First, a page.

Assistance for veterans who separate from the military with physical or mental health issues can be a crapshoot.
I’ve been to the VA office in St. George a number of times.
The care there is excellent, prompt, courteous.
I understand that is not the case in other locations that are vastly understaffed and underfunded.
Why can’t it all be the same?
Why can’t a veteran in an urban setting be assured the same level of care and cooperation as those in a smaller town?
That, dear reader, is disrespect, not the act of kneeling during the anthem. In fact, the kneel was intended as a sign of respect after Colin Kaepernick’s meeting with former Seattle Seahawk player Nate Boyer.
Boyer served six years in the U.S. Army as a Green Beret, including multiple tours of duty in Iraq and Afghanistan before enrolling at the University of Texas and walking onto the football program. He was later signed by the Seahawks as a free agent and played during the preseason.
Boyer contacted Kaepernick when he learned of the quarterback’s protest and suggested that instead of sitting during the anthem he should take a knee.
“We sorta came to a middle ground where he would take a knee alongside his teammates,” Boyer said, recounting their meeting for an episode of HBO’s “Real Sports With Bryant Gumbel.”
“Soldiers take a knee in front of a fallen brother’s grave, you know, to show respect. When we’re on a patrol, you know, and we go into a security halt, we take a knee and we pull security.”
Boyer went on to tell Gumbel that Kaepernick was “very receptive” to the idea and invited him to take a knee with him during pregame ceremonies.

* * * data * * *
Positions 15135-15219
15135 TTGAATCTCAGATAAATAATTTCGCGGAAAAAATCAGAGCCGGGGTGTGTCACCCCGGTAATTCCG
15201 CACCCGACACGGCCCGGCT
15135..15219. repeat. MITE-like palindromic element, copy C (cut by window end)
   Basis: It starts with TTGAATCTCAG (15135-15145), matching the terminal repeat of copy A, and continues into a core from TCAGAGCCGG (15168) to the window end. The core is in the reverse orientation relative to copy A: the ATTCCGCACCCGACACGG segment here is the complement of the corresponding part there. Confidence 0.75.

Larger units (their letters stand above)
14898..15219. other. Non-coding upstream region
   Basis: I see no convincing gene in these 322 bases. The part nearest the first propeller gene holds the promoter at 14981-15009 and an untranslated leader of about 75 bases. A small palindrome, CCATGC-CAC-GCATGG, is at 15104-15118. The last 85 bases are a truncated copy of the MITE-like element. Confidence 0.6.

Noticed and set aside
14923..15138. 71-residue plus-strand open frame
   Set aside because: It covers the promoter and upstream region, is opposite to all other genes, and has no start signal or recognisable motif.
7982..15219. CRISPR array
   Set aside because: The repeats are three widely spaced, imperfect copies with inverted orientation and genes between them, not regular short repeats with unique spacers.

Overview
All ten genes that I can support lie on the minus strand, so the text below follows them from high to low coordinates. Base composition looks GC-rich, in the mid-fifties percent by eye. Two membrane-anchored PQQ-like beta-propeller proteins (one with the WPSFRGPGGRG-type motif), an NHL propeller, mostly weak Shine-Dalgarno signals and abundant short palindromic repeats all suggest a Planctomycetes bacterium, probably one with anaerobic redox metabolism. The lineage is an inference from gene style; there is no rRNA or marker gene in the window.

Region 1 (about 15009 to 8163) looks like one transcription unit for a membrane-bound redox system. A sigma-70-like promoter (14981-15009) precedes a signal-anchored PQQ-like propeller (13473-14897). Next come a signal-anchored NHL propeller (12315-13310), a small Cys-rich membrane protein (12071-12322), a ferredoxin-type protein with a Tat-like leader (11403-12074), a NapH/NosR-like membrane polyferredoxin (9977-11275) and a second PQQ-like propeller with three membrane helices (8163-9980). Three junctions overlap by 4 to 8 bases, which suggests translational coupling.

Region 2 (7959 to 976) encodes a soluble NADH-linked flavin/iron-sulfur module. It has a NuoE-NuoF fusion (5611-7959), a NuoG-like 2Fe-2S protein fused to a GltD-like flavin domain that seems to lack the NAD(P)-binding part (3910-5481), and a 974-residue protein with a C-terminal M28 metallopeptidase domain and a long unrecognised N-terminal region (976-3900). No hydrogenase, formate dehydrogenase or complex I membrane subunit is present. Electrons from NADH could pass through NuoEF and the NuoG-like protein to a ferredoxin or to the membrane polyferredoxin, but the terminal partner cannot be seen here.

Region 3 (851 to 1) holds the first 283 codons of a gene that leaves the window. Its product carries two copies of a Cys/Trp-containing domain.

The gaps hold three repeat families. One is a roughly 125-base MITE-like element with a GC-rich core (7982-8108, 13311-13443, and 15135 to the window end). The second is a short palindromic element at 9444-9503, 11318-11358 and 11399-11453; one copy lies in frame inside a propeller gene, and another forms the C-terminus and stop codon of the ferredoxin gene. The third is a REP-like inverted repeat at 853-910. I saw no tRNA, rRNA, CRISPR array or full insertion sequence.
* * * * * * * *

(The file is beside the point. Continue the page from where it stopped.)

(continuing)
Boyer said he wouldn’t do that, but that he would stand next to him as a sign of support.
“I got called a lotta things from both sides,” Boyer said. “I was told I was a disgrace to the green beret by a couple Green Berets, one of ’em I was friends with. And that hurts, you know? It really does. But then I also had a lot of people in the military and people in Special Forces that said, ‘Man, I hadn’t really thought about that before. And I think you’re onto something.'”
Boyer later posted a photo on Twitter of his meeting with Kaepernick with the caption: “Thanks for the invite brother… Good talk. Let’s just keep moving forward. This is what America should be all about.”
But, it isn’t.
We keep waving false flags, dividing ourselves over ideology and prejudice.
But, that desire to demonize those who would kneel in silent protest has further corrupted an already skewed view of patriotism.
You think it is disgraceful to take a knee during the anthem, yet think it is OK to wear your American flag flip flops or bikini on the Fourth of July?
You’re inconsistent at the very least, perhaps a hypocrite who ignores proper flag etiquette.
You think exercising your right to free speech in this matter is an affront to the U.S. soldier and veterans?
You truly do not understand the oath those military men and women took to uphold that right.
You want to honor those who served in uniform?
Then do something about it.
Write your congressional leaders and demand greater funding for veteran services.
Vote out those who refuse to expand the VA budget.
Understand that war does horrible, unspeakable things to the human mind and spirit, often breaking it beyond repair.
We have a number of these veterans among us.
They came home from the European Theater, the war in the Pacific, the mountains of Korea, the jungles of Vietnam, the hot, dry deserts of Iraq and Afghanistan, bringing with them nightmares that will never end.
Welcome them home, help them with medical care, find them homes and jobs.
Thank them for their service.
Honor them for their sacrifices.
But, don’t use them as pawns in your political games.
They’ve been through enough battles.
No bad days!
Ed Kociela is an opinion columnist for St. George News. The opinions stated in this article are his own and may not be representative of St. George News.
Copyright St. George News, SaintGeorgeUtah.com LLC, 2017, all rights reserved.
Copyright St. George News, SaintGeorgeUtah.com LLC, 2017, all rights reserved.